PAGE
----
Care workers’ app is ‘too little, too late’, says academic
May 13, 2020
A digital app designed for social care workers – the Care Workforce app – has been criticised as being “too little, too late” by a university academic.
Intended to “unite social care workers” and offer them access to guidance, resources, and information and support relating to mental health and wellbeing from virtual sources during the Covid-19 pandemic, was launched on 6 May by the Department of Health and Social Care.
Alisoun Milne, a professor in social gerontology and social work at the University of Kent, said that although the app was welcomed, the care workforce had bigger needs to be addressed.
“The adult social care workforce constitutes 2.6 million people in the UK working primarily in community settings and care homes for upwards of 18,000 providers,” said Prof. Milne.
“Most social care workers are female and many are low paid. Until very recently they have been shockingly invisible in Covid-19 discussions and in policy responses to Covid-19 pandemic risks; a number have died, many others have become ill.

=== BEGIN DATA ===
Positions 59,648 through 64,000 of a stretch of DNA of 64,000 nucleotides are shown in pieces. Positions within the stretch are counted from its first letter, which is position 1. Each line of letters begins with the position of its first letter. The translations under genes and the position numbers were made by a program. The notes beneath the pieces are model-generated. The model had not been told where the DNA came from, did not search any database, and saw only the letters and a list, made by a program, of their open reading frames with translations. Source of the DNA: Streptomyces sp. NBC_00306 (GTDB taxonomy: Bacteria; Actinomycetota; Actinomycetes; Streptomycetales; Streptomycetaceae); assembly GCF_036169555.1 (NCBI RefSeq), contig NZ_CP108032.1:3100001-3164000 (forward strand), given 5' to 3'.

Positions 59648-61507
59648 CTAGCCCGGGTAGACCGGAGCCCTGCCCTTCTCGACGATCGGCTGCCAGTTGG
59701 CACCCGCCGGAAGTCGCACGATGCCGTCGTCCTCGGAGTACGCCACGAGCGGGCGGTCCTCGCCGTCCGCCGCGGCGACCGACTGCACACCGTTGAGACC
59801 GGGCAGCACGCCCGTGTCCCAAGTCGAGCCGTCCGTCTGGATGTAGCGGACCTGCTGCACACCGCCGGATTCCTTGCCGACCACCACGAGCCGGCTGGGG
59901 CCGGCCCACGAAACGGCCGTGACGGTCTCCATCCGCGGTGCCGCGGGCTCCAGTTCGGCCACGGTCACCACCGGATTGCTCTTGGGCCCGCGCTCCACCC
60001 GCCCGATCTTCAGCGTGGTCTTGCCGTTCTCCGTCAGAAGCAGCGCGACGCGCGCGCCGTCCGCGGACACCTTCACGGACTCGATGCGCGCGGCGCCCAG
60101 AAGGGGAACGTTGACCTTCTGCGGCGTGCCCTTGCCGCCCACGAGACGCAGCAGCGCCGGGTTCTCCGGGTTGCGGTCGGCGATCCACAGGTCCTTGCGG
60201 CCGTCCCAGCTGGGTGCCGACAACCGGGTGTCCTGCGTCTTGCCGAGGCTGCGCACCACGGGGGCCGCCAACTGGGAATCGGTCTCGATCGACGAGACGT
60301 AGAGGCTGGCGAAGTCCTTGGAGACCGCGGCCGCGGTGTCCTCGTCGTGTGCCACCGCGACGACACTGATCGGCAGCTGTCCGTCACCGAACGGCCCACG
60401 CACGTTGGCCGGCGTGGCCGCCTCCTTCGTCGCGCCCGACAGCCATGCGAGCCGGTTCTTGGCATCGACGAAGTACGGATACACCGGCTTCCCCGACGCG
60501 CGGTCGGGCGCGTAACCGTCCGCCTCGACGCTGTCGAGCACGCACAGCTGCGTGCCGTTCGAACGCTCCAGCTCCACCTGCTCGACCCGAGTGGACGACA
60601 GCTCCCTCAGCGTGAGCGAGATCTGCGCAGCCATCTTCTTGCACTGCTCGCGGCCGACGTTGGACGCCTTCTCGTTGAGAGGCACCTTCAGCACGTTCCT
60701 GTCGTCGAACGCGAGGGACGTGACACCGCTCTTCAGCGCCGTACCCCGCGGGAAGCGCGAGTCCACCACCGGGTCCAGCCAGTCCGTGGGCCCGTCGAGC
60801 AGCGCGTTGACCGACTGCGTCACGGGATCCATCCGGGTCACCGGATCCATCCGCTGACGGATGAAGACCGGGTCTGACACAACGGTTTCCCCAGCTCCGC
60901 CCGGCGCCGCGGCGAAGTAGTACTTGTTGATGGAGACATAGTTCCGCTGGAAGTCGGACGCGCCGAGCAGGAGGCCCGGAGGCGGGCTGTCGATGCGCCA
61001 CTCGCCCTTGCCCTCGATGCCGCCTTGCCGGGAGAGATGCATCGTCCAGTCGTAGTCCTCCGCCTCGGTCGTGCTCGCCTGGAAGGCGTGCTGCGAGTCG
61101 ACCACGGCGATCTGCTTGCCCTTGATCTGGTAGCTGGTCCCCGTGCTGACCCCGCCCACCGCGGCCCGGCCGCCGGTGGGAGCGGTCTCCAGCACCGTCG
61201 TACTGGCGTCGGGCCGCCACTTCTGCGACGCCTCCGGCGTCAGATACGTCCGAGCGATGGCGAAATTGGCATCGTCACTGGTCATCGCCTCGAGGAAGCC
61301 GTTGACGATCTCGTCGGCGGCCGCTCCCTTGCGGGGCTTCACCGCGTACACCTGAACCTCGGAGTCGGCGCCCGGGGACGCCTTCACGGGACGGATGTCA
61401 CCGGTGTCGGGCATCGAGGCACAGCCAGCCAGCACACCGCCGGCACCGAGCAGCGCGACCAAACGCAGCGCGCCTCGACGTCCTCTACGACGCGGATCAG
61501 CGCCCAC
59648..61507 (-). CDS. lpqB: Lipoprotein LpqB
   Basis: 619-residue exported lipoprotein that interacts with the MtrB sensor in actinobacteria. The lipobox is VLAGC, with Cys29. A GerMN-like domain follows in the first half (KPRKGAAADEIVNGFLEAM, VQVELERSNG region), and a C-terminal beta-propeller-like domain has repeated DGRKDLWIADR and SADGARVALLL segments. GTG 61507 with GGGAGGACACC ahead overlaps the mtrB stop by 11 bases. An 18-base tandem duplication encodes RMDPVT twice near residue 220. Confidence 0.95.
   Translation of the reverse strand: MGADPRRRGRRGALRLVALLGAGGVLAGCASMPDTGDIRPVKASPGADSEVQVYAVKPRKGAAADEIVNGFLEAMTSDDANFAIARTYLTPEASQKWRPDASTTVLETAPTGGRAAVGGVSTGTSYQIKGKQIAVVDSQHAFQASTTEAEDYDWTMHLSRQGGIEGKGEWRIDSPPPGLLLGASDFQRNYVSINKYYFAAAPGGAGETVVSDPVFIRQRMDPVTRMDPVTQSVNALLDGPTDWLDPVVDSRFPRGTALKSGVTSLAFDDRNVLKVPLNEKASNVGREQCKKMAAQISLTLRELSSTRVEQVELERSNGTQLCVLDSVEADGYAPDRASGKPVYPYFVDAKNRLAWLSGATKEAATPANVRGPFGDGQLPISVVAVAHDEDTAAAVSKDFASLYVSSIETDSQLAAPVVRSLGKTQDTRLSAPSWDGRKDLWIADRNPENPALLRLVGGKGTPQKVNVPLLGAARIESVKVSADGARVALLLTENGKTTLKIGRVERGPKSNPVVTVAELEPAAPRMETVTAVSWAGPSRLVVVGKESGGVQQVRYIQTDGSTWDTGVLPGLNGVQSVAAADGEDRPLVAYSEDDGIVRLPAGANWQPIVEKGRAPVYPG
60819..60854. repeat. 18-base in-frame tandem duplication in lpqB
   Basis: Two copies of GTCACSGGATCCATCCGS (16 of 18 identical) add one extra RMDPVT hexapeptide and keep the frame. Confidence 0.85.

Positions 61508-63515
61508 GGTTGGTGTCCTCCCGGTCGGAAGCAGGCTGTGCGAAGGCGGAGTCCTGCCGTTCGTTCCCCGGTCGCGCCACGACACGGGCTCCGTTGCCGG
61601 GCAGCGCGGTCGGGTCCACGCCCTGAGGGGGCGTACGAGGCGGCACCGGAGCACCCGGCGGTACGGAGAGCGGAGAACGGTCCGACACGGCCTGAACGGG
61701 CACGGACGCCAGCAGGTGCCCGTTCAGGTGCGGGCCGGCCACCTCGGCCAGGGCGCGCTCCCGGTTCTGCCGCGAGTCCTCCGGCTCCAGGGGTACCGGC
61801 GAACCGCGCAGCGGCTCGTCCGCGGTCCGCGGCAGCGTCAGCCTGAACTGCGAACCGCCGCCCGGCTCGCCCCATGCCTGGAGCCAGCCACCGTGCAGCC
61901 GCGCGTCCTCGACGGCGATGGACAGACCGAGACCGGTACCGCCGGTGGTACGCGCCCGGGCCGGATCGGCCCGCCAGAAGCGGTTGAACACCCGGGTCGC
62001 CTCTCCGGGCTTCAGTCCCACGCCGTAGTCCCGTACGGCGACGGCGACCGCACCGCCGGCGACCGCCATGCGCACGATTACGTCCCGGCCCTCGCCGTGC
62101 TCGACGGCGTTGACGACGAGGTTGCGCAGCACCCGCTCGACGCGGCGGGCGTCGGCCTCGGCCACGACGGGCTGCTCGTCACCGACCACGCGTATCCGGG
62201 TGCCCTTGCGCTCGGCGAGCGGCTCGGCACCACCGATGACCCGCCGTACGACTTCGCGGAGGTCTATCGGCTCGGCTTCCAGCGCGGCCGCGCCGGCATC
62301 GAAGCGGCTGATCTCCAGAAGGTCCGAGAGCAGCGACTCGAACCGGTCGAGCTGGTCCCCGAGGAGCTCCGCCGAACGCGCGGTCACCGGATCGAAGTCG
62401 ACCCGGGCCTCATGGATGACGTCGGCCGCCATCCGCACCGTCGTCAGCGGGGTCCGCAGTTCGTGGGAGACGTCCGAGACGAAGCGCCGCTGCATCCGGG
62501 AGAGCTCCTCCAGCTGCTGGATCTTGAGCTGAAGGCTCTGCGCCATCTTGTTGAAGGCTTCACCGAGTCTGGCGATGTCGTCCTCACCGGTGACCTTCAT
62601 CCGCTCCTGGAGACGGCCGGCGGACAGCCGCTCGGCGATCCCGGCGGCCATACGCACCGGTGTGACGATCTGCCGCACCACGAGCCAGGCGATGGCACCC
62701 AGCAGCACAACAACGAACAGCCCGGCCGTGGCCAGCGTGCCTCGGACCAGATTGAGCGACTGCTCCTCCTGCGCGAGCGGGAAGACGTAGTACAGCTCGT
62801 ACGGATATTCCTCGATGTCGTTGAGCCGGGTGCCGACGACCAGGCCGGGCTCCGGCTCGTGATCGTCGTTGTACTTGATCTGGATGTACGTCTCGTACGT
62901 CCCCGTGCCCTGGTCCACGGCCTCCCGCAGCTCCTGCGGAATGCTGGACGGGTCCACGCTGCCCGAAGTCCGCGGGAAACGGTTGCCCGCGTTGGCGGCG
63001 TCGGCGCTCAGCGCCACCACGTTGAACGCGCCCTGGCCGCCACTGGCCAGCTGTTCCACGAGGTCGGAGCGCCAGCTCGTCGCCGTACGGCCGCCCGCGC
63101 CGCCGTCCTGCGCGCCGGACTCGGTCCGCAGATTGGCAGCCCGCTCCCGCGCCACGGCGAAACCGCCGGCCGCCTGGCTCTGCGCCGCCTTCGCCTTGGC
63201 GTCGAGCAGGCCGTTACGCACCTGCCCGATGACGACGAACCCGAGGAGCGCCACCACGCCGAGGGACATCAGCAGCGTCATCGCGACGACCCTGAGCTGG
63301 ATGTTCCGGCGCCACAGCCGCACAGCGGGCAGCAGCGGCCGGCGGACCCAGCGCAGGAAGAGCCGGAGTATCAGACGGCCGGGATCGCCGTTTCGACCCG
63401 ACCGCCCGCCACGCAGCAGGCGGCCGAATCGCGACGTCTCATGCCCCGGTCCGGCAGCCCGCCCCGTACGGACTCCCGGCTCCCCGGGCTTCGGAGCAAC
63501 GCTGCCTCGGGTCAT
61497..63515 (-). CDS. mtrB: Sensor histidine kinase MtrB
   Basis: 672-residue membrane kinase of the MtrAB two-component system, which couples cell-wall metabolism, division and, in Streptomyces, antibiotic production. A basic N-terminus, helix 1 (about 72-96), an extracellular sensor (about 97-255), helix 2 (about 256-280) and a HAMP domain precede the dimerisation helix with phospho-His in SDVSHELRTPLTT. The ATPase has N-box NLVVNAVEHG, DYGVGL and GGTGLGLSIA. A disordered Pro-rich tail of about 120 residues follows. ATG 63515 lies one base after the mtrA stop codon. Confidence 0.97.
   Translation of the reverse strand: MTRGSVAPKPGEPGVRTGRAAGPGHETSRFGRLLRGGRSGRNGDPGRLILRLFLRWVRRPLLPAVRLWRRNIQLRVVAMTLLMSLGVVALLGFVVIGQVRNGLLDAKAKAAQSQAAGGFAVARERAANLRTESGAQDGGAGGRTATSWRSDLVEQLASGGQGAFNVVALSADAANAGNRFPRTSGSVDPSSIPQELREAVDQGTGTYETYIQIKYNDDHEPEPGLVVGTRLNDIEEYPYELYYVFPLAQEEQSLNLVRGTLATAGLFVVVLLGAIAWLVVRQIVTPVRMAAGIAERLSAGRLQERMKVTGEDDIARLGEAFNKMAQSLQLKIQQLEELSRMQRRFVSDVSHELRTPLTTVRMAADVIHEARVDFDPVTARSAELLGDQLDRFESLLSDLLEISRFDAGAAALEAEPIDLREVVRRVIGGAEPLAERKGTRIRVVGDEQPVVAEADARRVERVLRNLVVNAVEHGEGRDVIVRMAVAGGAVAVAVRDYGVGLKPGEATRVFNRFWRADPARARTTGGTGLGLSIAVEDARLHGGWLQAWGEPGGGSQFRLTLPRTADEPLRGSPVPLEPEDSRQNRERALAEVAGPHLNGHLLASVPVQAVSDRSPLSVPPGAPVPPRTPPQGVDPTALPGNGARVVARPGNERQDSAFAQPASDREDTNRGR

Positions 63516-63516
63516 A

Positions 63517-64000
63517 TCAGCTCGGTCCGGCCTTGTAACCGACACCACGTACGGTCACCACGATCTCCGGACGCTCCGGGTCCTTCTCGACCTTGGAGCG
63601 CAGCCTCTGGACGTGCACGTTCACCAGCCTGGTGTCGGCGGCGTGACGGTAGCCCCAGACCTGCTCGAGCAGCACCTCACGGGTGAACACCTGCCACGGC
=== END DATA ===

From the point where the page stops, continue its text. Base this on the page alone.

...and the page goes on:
“Whilst the development of the Care Workforce app is to be welcomed, it does feel like it’s ‘too little, too late’. Its presence shines a light on the absence of any such app before Covid-19. The social care workforce has long been fragmented, variably supported and at risk of ill health; this is not new. However good an app is – and it is something – it is nowhere near as essential as Personal Protective Equipment (PPE) and testing and it is a very long way from the things that the care workforce really needs: proper pay and conditions, status, regular access to training, career opportunities and supervision, and respect from the public, employers, policymakers and politicians.
“I hope the app continues to have a role in ‘uniting’ the social care workforce after Covid-19; I also hope that recent recognition that care work is skilled, complex and emotionally demanding contributes to a new deal for social care workers and for the social care sector more widely. If the app helps to deliver these it will have done a good job.”
Prof. Milne’s research interests are in four intersecting areas: social work with older people and their families; mental health in later life; family caring; and long term care. She has received funding from a number of sources including the Department of Health, the NIHR School for Social Care Research (SSCR), the National Health Service and ageing and caring related charities.